Toews will be fine... frequently takes a year to get back to normal after a major bell-ringing. I am sure that he is skating every day and reconnecting those wires that got loosened up a bit.

XTY- It's always about the money/power......must be in our DNA. Sad.

Looking at the weather forecast I wonder if they will get today's round in, if they do things could get wild. High of 61F and rain all day. (Just got a text from my buddy, says he will throw himself on the grenade and be first in the box so we can have front row inside.) It's who you know!

"All men are dogs and mine is the doggiest"- Mrs. Nina M., good friends of my parents.



القراع عصفور
Sep 15, 2013 - 8:40am

no easy solution

but Argentus is right that term limits would limit the damage.

i know of professional grant writers - what i mean is that firms actually hire staff whose sole purpose is to apply for grant money. it is big business, and is so wasteful in every way.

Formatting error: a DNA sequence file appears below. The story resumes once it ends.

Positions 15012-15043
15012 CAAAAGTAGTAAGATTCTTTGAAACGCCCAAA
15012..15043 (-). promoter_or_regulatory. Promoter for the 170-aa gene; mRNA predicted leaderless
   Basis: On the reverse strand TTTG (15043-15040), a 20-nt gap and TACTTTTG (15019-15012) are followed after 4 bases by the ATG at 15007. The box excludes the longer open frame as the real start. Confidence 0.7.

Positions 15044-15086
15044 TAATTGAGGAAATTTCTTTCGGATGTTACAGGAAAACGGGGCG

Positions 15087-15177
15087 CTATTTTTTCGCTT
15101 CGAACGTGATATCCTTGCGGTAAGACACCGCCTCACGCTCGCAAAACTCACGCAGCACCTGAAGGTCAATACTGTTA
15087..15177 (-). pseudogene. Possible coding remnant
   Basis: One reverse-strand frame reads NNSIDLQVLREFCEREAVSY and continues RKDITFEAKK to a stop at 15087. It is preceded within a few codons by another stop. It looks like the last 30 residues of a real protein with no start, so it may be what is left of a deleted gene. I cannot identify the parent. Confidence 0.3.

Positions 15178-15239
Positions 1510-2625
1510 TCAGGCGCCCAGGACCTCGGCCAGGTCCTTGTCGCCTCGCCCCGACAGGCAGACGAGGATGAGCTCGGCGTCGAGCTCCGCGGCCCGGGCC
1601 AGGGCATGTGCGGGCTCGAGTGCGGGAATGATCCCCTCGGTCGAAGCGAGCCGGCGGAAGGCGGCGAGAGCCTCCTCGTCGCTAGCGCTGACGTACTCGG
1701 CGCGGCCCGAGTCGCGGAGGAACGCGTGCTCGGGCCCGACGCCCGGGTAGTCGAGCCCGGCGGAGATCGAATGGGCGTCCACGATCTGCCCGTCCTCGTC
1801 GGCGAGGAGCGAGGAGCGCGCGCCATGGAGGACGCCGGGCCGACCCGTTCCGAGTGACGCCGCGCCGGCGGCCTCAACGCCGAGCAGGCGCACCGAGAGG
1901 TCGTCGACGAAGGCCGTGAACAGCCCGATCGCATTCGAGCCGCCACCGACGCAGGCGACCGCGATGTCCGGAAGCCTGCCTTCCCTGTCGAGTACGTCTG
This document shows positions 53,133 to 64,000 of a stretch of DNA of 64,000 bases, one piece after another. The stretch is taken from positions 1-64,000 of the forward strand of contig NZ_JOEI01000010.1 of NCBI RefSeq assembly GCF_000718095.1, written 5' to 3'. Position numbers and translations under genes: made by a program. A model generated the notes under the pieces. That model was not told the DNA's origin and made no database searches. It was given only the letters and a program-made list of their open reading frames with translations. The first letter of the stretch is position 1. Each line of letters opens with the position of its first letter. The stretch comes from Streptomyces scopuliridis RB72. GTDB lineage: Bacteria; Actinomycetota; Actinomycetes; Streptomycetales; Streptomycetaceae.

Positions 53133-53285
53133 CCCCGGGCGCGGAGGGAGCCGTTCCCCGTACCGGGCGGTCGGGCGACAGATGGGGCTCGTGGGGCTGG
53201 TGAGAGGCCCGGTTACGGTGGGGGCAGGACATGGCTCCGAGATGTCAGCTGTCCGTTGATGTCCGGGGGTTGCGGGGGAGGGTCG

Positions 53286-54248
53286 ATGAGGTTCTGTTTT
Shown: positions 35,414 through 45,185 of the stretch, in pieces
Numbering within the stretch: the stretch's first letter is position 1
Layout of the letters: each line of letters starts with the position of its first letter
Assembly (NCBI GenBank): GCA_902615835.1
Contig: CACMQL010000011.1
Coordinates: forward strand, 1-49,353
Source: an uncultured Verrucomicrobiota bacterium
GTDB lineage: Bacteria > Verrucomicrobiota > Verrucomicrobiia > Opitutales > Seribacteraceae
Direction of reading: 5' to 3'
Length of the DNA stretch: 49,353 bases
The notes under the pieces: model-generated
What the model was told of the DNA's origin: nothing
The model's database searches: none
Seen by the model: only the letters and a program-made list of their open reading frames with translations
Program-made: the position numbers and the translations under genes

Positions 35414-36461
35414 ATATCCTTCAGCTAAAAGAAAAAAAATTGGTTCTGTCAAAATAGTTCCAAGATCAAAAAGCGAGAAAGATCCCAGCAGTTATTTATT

interesting subject today. thanks Xty!

Sep 15, 2013 - 8:51am

Japan to be nuclear-free as last reactor switched off

TOKYO: Japan today began switching off its last operating nuclear reactor for an inspection, with no date scheduled for a restart amid strong public hostility towards atomic power. The move will leave the world's third largest economy without atomic energy for the second time since the Fukushima nuclear crisis erupted in March 2011. Nuclear power supplied about one-third of the resource-poor nation's electricity before a tsunami knocked out cooling systems and sparked meltdowns at Fukushima, causing tens of thousands to flee their homes. Prime Minister Shinzo Abe has openly supported a return to the widespread use of atomic energy, but the public remains largely opposed on safety grounds. Kansai Electric Power (KEPCO) today started gradually to take offline the No. 4 reactor at its Oi nuclear plant in the western prefecture of Fukui. "The work started at 4:40pm (0740 GMT)," said a company spokesman. "The reactor will come to a complete stop early tomorrow (Monday)."

Sep 15, 2013 - 8:56am

Writing grant applications is big business